A Barnsley fan has been awarded £3,750 compensation by South Yorkshire Police after he was bitten by a police dog and served with a Section 27 order on his way to Sheffield United’s Bramall Lane. The incident occurred on Saturday 3rd April 2010 and came to the attention of the Football Supporters’ Federation after 22-year-old Aaron Webber* contacted the FSF saying he had done nothing at all to deserve such extreme treatment.
The use of Section 27 of the Violent Crime Reduction Act 2006 on football supporters is an issue that the FSF has campaigned against ever since Stoke City fan Lyndon Edwards contacted us in late 2008. Lyndon and a group of approximately 80 Stoke City fans were wrongly served with Section 27 orders, ordered to leave Greater Manchester, and held on coaches in extremely unpleasant conditions. Greater Manchester Police eventually paid out around £200,000 in compensation to those involved.
Speaking to the FSF Aaron said: “I drove across to Sheffield with my dad and his two friends who are both in their 40s or 50s and we parked at the top side of Bramall Lane and called into the Howard Pub. The pub was filling up when we got there and soon had around 150 Barnsley fans. There were one or two carrying on and shouting and we decided to set off to the ground early at about 2pm but we were stopped outside by the police from leaving early. They kept us back to walk everyone up together.
“There was a group at the front of 30 or 40, then a gap and a group including my dad, his friends, and others, then another group of another 30 or 40. On the right there was a group of Sheffield United fans walking parallel to us and, as we came to a T-junction, more police presence and more United fans. There was taunting going on between the front of our group and their fans but I’d deliberately kept out the way.
“At this point my dad was about 10-15 yards behind me but I hadn’t realised, I felt a push in my back and not realising who it was, I said, ‘What the F are you doing?’ Before I’d even finished speaking I was pulled out of the small group and across the road by one policeman and a female officer. There was also a dog handler behind me and the dog – an Alsatian – jumped up and bit me on the back.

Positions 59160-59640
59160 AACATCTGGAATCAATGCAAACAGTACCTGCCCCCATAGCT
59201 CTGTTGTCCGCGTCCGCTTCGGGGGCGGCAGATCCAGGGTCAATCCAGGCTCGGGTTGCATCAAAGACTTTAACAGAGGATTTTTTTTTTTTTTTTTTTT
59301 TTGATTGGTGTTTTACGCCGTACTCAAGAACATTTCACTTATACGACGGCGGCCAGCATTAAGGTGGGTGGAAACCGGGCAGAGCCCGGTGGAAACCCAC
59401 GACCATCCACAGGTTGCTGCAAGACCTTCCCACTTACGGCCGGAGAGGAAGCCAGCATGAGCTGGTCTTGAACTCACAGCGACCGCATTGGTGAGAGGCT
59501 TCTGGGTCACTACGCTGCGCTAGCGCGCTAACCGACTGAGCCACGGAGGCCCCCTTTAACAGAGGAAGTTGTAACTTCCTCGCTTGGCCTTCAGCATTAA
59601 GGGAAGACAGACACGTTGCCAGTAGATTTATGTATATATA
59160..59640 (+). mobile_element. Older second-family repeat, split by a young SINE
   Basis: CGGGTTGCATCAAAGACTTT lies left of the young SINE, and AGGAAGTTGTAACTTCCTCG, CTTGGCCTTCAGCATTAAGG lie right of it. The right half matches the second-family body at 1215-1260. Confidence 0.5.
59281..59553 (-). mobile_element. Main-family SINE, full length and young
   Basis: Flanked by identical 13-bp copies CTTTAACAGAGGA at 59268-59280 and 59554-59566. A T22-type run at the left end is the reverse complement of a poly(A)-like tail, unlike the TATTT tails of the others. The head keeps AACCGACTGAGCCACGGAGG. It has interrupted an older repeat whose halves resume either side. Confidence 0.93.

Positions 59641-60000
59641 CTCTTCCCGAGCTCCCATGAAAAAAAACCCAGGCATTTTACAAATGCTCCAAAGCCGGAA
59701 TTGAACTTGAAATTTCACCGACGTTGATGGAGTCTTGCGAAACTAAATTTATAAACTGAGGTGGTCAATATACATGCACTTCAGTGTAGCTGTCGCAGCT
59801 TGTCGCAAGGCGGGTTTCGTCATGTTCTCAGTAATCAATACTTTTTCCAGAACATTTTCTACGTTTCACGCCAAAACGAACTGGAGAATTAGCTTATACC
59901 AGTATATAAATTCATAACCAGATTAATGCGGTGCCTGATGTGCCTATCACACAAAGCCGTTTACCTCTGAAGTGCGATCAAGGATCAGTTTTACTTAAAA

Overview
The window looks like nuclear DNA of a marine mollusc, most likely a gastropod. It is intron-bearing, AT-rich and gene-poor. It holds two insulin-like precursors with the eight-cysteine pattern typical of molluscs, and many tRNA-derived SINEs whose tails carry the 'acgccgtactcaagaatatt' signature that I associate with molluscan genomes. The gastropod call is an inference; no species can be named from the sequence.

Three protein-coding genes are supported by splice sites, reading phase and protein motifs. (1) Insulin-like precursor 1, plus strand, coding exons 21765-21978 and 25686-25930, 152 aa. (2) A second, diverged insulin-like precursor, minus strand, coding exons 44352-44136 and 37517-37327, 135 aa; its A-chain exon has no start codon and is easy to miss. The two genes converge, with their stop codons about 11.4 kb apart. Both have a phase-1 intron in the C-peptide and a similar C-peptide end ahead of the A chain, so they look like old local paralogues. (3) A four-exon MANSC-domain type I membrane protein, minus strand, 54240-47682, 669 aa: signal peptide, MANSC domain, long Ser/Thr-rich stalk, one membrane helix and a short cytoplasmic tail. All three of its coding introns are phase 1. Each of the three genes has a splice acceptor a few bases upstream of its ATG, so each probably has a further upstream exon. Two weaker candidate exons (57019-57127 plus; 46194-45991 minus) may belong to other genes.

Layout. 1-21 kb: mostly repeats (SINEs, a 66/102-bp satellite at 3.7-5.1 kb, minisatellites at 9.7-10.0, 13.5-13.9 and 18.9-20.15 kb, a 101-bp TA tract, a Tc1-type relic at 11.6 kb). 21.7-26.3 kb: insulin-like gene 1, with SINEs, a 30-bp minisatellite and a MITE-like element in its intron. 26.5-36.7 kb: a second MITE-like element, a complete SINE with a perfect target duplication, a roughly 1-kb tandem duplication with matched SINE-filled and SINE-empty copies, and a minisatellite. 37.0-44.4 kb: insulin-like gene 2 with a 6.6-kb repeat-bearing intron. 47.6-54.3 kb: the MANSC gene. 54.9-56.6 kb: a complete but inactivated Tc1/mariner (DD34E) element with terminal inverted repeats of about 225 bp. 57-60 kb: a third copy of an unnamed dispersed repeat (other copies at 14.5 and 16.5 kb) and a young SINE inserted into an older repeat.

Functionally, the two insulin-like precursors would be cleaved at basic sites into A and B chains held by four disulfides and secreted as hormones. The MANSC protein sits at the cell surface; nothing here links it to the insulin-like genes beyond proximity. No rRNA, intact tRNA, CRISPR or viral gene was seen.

“The handler pulled it off and kept on going but it had pulled my legs away. The two police officers just carried on pulling me along the road and across to some railings on the other side of the road outside a disabled ramp. Handcuffs were against my back, as was a knee, and my face was against the railings.”
Aaron says he was distressed by this point and tried to find out why he had been hauled out in such a violent manner. His dad also came across to remonstrate with the police but the response was blunt and left little room for further discussion.
“I tried to explain to the officers that I had been bitten and was in pain. The female officer told me to shut up and that there was nothing there. She told me to stop moaning and that she was bored now. My dad was asking why they’d arrested me and one of the officers said I had been arrested for a public order offence. My dad asked what they were going to do about the bite and was just told to go away. I told him, ‘Just go dad – there’s no point in you getting arrested too.’ I’m training to be a teacher and I was at Uni at the time so I was worried about getting a criminal record.
“Blood was running down my back by now, I managed to pull my top up even though I was still handcuffed and show the female officer my injuries but she said it’s nothing, just a scratch. I was put in a van and the commanding officer then came across and asked me to explain what had happened. He then gave me a Section 27.”
Section 27 legislation allows police to move someone from a specified locality for a period of up to 48 hours if the police say they pose a risk of alcohol-related disorder. No offence needs to have been committed for the act to be enforced and the legislation was not introduced with the policing of football fans in mind. By requesting supporters to leave cities, or even entire conurbations, the police stretch the definition of a specified locality to its limits and, some would argue, beyond.